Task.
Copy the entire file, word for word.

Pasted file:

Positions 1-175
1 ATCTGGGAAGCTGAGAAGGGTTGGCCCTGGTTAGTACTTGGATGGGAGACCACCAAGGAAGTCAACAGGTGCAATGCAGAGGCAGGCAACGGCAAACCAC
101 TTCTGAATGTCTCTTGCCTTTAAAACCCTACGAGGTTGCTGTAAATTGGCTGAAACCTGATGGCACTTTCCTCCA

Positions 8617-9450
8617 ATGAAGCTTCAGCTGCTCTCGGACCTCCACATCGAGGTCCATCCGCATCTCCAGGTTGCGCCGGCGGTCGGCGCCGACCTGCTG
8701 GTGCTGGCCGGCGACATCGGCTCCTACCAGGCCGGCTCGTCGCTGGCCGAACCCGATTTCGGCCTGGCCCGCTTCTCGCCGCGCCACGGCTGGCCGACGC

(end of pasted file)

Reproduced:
Positions 1-175
1 ATCTGGGAAGCTGAGAAGGGTTGGCCCTGGTTAGTACTTGGATGGGAGACCACCAAGGAAGTCAACAGGTGCAATGCAGAGGCAGGCAACGGCAAACCAC
101 TTCTGAATGTCTCTTGCCTTTAAAACCCTACGAGGTTGCTGTAAATTGGCTGAAACCTGATGGCACTTTCCTCCA

Positions 8617-9450
8617 ATGAAGCTTCAGCTGCTCTCGGACCTCCACATCGAGGTCCATCCGCATCTCCAGGTTGCGCCGGCGGTCGGCGCCGACCTGCTG
8701 GTGCTGGCCGGCGACATCGGCTCCTACCAGGCCGGCTCGTCGCTGGCCGAACCCGATTTCGGCCTGGCCCGCTTCTCGCCGCGCCACGGCTGGCCGACGC